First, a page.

Tue, 29 Sep 2020

Lawmakers in Tajikistan have voted to allow foreign investors to buy shares in the Roghun hydroelectric plant, an ongoing project upon which the government has pinned the nation's future.

Other facilities now also liable for privatization include the Talco aluminum company, the country's most important industrial concern, and the Soviet-built Nurek hydropower plant, which provides for 70 percent of Tajikistan's electricity.

In a January 20 report on parliament's vote, which took place last week, Russian-owned news agency Sputnik cited the deputy head of the investment and state property management committee, Hussein Akhmadzoda, as saying that the legislation would optimize management of Roghun stock.

A sell-off of cherished assets has been bruited for some time as a way of generating funds for a cash-strapped government.

Talco was by a government decree adopted in November converted from a state unitary enterprise into an open joint-stock company. That set the stage for de facto privatization, although it has long been understood that the ruling family is in effect currently the company's main beneficiary.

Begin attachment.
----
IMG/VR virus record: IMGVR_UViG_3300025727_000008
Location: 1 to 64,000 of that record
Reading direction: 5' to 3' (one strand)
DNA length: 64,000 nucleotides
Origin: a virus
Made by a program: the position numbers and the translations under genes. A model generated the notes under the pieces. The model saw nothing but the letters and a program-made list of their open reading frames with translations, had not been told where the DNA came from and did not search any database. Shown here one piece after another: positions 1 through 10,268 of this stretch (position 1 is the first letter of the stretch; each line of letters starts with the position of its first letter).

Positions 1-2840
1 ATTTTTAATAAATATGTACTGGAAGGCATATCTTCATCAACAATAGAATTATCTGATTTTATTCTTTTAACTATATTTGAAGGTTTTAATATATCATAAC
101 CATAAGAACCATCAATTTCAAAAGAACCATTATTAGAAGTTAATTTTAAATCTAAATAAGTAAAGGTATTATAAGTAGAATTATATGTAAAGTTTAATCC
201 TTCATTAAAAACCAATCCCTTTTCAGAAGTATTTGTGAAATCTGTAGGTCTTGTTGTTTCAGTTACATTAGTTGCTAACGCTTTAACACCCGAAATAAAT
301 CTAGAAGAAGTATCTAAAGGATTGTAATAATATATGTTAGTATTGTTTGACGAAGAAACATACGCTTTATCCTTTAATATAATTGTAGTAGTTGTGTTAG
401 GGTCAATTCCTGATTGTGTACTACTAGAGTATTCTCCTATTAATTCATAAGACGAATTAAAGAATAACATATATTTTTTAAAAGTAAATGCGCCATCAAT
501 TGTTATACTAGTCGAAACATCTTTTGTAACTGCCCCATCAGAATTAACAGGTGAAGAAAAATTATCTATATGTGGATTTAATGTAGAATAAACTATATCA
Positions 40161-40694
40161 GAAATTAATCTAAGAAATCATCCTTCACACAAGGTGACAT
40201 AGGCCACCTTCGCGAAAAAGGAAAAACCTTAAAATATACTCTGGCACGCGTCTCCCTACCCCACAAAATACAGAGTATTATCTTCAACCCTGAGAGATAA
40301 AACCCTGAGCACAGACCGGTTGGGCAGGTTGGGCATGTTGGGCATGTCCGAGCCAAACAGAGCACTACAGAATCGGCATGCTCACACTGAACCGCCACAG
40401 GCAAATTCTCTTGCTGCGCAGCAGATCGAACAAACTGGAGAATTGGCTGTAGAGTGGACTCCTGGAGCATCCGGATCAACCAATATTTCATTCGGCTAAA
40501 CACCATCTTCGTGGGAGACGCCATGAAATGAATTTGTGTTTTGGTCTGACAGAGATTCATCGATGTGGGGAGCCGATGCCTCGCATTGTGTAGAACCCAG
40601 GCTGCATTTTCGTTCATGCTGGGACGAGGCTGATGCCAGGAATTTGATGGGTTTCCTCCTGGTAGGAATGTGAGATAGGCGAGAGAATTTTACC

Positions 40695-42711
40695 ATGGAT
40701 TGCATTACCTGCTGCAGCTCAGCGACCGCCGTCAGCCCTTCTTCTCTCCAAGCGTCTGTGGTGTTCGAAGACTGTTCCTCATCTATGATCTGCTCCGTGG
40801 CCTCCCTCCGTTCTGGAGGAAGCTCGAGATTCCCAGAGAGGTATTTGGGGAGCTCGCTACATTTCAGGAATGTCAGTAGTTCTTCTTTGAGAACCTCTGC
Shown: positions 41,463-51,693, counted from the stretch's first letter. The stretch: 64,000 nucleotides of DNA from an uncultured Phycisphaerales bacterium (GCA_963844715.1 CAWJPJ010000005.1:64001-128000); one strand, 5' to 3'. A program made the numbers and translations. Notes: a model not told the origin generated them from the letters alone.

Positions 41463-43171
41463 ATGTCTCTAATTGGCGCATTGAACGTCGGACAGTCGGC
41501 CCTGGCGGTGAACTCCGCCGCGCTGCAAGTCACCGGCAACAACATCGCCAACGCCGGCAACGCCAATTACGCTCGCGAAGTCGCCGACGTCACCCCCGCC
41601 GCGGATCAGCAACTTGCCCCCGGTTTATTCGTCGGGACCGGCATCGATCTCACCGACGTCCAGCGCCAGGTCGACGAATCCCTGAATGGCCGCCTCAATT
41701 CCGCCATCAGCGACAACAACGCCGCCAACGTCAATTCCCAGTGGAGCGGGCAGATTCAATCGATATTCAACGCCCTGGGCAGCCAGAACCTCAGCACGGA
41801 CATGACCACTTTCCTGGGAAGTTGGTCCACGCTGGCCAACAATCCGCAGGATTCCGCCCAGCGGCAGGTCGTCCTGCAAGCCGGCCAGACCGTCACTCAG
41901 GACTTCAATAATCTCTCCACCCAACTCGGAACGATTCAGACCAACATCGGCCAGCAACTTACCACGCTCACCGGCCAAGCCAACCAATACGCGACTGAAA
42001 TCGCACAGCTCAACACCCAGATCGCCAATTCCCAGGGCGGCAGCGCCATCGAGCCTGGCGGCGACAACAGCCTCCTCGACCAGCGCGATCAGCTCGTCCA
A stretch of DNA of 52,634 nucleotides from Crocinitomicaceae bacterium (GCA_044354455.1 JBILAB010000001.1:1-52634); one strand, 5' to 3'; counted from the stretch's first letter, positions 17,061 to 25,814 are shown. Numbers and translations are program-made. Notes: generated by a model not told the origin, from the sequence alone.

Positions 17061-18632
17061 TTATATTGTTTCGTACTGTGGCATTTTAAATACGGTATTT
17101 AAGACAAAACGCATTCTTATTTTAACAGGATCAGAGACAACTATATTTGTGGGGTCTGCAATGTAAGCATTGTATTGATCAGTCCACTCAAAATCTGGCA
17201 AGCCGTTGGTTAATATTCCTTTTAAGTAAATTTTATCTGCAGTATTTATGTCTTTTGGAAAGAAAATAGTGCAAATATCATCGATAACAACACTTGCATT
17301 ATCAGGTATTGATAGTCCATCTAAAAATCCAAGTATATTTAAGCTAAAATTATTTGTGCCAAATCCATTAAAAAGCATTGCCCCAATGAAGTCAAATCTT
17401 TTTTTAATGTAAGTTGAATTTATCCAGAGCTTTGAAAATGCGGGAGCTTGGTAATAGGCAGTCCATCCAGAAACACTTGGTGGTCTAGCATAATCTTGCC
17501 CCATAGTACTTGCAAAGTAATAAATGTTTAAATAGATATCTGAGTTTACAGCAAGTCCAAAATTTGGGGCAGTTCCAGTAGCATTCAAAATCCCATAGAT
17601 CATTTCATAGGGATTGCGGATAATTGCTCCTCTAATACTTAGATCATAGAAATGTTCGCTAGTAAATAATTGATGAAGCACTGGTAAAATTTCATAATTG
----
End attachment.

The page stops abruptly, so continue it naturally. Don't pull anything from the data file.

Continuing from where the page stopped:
In 2010, the government sold shares in Roghun to the population as part of a desperate effort to raise funds for construction, which it is estimated will cost up to $4 billion to complete. In the end, after much arm-twisting, around 800 million somoni (or $180 million at the rate of the time) was raised.

The amendments to the law on privatization approved this month will now permit foreign companies to buy into the project as well.

None of the major assets being put up for sale present hugely attractive propositions, however.

The first generating units at Roghun were commissioned in November 2018 and September 2019, but even if the entire project is ever completed, it could be more than a decade, at a conservative estimate, before it is producing enough energy for export. Electricity tariffs for households are low and make it all but impossible for the state power utility Barki Tojik to balance its books.

Talco should be more tempting, although that company has experienced considerable woes in recent years. That company does, at least, have a ready suitor. RFE/RL's Tajik service, Radio Ozodi, reported in December that the government, which currently has nominal ownership of the aluminum smelter, was on the cusp of parting with a stake in the company to China Machinery Engineering Corporation in return for $545 million worth of investments.

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